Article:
Pakistan aims to revive glory of ancient Mughal city Lahore

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A worker cleans a golf cart for tourists to visit the historic Mughal-era Lahore Fort in the Pakistani city of Lahore. (AFP)
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A Pakistani conservationist works on the 1,450-foot long and 50-foot high picture wall at the historic Mughal-era Lahore Fort. (AFP)
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Above, the historic Mughal-era Lahore Fort in the Pakistani city of Lahore. (AFP)
Updated 01 March 2018
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Pakistan aims to revive glory of ancient Mughal city Lahore

LAHORE, Pakistan: Perched on scaffolding, restoration experts chip away at decades of grime and repair broken mosaic tiles in a bid to save the colossal murals depicting historic battles and regal ceremonies on the walls of Lahore fort.
The painstaking work is part of efforts to preserve Lahore’s crumbling architectural history as officials juggle conserving its diverse heritage with building modern infrastructure in Pakistan’s chaotic second city.
The metropolis, which once served as the capital of the Mughal empire that stretched across much of the subcontinent, has been subsumed into a myriad of civilizations across the centuries.
This rich past is most visible in the milieu of architecture salted across the Walled City of Lahore — from Hindu temples and Mughal forts to Sikh gurdwaras and administrative office built during the Raj.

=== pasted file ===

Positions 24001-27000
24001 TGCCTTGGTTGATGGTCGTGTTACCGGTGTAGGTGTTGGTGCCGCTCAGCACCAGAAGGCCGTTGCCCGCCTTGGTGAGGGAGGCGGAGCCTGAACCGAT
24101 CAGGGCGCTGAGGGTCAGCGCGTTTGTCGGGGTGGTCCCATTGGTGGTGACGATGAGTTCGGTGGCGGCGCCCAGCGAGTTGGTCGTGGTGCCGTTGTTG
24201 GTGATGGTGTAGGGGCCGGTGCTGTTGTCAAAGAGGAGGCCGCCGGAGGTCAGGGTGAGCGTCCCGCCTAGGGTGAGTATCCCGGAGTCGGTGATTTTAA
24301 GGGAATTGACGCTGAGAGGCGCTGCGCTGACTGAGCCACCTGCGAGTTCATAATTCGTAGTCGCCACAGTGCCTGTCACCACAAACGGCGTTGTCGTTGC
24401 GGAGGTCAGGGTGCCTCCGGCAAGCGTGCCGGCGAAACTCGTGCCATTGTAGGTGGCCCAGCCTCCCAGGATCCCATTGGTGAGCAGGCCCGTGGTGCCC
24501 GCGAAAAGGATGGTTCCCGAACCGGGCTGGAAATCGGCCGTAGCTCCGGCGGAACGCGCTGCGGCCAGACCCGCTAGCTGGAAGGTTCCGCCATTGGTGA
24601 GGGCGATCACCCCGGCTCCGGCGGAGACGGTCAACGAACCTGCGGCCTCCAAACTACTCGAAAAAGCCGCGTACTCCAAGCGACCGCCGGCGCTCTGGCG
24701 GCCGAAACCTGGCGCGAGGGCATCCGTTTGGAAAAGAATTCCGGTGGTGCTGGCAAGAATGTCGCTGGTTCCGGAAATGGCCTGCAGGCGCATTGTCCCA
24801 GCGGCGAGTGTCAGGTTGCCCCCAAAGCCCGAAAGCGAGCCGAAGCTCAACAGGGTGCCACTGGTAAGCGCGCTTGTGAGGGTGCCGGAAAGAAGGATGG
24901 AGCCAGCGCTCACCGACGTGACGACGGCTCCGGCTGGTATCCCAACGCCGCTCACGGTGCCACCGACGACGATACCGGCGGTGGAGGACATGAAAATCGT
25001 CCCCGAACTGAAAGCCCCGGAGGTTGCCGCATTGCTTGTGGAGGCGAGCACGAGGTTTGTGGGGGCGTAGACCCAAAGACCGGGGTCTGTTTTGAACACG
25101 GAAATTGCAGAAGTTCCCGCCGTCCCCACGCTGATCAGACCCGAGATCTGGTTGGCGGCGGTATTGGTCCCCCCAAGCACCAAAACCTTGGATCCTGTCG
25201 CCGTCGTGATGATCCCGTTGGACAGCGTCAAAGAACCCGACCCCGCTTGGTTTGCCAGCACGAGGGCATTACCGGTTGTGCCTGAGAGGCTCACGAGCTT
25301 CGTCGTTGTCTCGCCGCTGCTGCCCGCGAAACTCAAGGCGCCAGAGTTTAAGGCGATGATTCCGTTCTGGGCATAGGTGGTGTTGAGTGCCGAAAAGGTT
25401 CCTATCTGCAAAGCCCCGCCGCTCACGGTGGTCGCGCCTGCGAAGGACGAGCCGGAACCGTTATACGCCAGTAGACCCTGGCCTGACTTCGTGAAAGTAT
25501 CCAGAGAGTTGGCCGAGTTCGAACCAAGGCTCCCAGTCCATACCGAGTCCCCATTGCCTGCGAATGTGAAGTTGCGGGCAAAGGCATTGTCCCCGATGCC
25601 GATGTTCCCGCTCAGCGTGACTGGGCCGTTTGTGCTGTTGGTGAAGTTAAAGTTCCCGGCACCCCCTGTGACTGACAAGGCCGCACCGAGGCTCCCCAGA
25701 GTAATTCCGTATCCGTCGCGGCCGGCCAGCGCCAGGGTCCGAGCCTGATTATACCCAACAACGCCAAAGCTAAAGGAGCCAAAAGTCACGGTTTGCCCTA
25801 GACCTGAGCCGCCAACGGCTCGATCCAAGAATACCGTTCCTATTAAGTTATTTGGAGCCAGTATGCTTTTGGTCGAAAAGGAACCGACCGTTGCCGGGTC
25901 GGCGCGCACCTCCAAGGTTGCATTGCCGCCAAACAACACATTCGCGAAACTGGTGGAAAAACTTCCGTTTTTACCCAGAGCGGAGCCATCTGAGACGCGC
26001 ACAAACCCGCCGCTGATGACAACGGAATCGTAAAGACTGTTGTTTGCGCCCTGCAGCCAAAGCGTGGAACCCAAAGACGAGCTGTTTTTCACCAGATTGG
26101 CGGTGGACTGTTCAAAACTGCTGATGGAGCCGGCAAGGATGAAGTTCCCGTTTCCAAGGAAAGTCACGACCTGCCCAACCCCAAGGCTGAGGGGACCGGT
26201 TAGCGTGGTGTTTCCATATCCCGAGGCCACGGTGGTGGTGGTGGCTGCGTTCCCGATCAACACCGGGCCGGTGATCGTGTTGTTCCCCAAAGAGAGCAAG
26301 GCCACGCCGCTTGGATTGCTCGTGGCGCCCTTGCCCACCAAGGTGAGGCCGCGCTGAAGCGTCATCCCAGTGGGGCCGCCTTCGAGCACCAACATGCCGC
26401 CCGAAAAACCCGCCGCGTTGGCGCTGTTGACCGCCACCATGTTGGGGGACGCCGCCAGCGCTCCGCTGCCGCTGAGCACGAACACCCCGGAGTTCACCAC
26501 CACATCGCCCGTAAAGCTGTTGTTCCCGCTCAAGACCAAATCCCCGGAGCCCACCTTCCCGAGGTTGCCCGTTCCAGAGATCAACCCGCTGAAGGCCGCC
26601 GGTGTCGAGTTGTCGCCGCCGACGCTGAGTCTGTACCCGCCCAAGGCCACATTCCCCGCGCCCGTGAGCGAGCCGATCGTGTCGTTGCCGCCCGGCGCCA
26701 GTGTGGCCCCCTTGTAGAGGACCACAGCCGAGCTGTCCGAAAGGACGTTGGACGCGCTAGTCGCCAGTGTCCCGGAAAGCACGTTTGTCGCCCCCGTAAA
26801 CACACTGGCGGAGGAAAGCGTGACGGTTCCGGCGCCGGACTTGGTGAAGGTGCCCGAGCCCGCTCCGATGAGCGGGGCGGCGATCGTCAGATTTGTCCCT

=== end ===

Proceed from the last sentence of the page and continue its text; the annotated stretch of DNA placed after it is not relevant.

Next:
“You get a history of a thousand years, 500 year-old houses and monuments and mosques, shrines and a very peaceful atmosphere,” says Kamran Lashari, director general of the Walled City of Lahore Authority (WCLA).
Prime among them, and dating back to the 11th century, the Lahore fort was first built of mud and was then later reinforced with stone over the centuries by a long cast of Mughal emperors who oversaw its expansion and the accompanying artwork.
But periods of conflict along with searing heat, monsoon rains and years of neglect have taken a toll on the fort.
Despite the onset of decay, experts suggest the city’s vast Islamic architectural heritage could make it a contender to rival more established Silk Road travel destinations.
“Lahore can easily compete with Samarkand. It nearly matches Ispahan,” says Sophie Makariou, president of the Parisian-based National Museum of Asian Arts.
Makariou adds that its failure to shine is more to do with safety concerns that have plagued the nation after multiple attacks.
“Due to the bad reputation of Pakistan, it remains unknown,” she explains.
But as security across Pakistan continues to improve, officials are hoping to revive Lahore’s lost glory.
More than 40 conservationists with the WCLA — including engineers, architects and ceramists from across the globe — are currently working on restoring the mosaic mural on the fort’s exterior.
“It’s one of the largest murals in the world. It contains over 600 tile mosaic panels and frescos,” says Emaan Sheikh from the Agha Khan Trust for Culture.
Restoration of the mural is just part of a larger project to refurbish the fort, which includes conservation projects in the royal kitchen, the summer palace and a basement, according to WCLA’s director general Kamran Lashari.
Similar work by the WCLA has already been done to revamp the artwork at the historic Wazir Khan mosque and the Shahi Hammam — one of the only surviving Turkish Baths in the subcontinent that is approximately 400 years old.
The city’s famed Delhi Gate, which once hosted extravagant Mughal processions arriving in Lahore from the east, has also been fully restored along with dozens of homes in the Walled City.
Many of those involved in the project are optimistic.
“The cities which are most famous for tourism, you can take London, Madrid, Istanbul, Rome, all the prerequisites which are available in those cities, are available in Lahore,” claims Ahmer Malik, head of Punjab’s tourism corporation, referring to Lahore’s architectural and cultural attractions.